While the ribbon is still a conceptual component, all of the other pieces of the space elevator can be constructed using known technology, including the robotic lifter, anchor station and power-beaming system. By the time the ribbon is constructed, the other components will be nearly ready for a launch sometime around 2018.
The robotic lifter will use the ribbon to guide its ascent into space. Traction-tread rollers on the lifter would clamp on to the ribbon and pull the ribbon through, enabling the lifter to climb up the elevator.
The space elevator will originate from a mobile platform in the equatorial Pacific, which will anchor the ribbon to Earth.
At the top of the ribbon, there will be a heavy counterweight. Early plans for the space elevator involved capturing an asteroid and using it as a counterweight. However, more recent plans like those of LiftPort and the Institute for Scientific Research (ISR) include the use of a man-made counterweight. In fact, the counterweight might be assembled from equipment used to build the ribbon including the spacecraft that is used to launch it.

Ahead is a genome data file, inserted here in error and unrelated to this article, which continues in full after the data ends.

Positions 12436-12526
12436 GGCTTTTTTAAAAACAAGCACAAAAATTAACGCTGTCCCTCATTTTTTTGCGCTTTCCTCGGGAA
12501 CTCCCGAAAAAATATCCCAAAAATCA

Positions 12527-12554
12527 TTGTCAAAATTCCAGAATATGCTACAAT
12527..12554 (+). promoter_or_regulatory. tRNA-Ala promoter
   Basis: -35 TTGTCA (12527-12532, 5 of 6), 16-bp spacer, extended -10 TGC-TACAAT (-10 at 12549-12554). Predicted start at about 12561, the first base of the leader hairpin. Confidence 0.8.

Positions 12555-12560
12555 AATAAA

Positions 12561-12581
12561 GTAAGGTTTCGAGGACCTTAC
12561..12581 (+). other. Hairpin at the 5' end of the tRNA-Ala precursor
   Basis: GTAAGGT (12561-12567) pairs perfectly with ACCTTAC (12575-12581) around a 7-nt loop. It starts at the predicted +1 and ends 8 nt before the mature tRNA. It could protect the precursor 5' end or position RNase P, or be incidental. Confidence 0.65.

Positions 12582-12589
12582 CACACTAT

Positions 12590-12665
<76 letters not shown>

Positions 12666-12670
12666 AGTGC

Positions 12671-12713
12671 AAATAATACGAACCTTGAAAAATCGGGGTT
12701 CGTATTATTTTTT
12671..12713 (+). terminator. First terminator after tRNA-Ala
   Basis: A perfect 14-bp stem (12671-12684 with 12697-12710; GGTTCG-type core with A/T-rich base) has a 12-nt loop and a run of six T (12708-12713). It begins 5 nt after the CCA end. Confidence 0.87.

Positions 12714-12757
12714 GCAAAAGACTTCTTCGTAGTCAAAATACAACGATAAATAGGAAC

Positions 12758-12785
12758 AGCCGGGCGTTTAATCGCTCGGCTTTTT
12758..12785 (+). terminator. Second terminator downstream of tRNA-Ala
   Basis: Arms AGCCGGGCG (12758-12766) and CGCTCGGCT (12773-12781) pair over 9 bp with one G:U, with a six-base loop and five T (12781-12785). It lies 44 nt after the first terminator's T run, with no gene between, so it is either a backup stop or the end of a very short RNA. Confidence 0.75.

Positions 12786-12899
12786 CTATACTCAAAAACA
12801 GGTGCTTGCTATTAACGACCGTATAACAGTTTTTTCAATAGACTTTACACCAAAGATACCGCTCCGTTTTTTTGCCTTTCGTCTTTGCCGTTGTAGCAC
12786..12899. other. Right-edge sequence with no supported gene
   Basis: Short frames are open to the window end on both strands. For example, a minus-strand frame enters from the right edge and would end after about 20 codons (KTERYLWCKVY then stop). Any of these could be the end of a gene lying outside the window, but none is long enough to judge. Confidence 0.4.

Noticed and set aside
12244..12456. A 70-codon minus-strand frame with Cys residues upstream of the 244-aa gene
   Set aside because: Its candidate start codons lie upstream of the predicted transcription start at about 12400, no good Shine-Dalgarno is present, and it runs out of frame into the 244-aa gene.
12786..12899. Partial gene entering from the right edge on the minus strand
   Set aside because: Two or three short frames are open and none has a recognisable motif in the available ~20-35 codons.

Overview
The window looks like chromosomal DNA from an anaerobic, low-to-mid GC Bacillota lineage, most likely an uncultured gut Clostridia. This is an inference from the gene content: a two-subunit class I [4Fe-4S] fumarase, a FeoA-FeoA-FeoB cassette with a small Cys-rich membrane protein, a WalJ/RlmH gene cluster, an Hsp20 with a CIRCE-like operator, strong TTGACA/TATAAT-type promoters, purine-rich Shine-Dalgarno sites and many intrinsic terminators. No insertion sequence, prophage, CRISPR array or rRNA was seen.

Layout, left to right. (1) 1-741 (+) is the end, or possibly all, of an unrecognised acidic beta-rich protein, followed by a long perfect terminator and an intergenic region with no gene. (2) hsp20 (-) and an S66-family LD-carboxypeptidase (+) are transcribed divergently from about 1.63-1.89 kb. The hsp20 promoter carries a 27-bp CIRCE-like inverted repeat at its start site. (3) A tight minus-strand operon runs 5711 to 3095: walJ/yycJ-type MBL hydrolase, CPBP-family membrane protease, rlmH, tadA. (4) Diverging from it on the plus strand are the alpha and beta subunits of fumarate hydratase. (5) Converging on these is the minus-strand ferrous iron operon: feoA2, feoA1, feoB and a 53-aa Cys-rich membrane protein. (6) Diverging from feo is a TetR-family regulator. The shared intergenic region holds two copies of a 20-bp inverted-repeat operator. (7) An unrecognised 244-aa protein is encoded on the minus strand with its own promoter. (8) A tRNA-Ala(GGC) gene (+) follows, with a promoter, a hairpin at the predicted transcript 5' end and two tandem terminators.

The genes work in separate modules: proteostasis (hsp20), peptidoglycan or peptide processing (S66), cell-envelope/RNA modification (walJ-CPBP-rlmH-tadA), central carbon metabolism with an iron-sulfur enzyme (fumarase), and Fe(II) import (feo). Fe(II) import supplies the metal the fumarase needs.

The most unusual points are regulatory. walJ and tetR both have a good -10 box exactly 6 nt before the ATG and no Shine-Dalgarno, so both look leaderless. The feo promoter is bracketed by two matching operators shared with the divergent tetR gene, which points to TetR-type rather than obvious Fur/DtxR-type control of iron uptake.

The lifter will be powered by a free-electron laser system located on or near the anchor station. The laser will beam 2.4 megawatts of energy to photovoltaic cells, perhaps made of Gallium Arsenide (GaAs) attached to the lifter, which will then convert that energy to electricity to be used by conventional, niobium-magnet DC electric motors, according to the ISR.
Once operational, lifters could be climbing the space elevator nearly every day. The lifters will vary in size from five tons, at first, to 20 tons. The 20-ton lifter will be able to carry as much as 13 tons of payload and have 900 cubic meters of space. Lifters would carry cargo ranging from satellites to solar-powered panels and eventually humans up the ribbon at a speed of about 118 miles per hour (190 km/hour).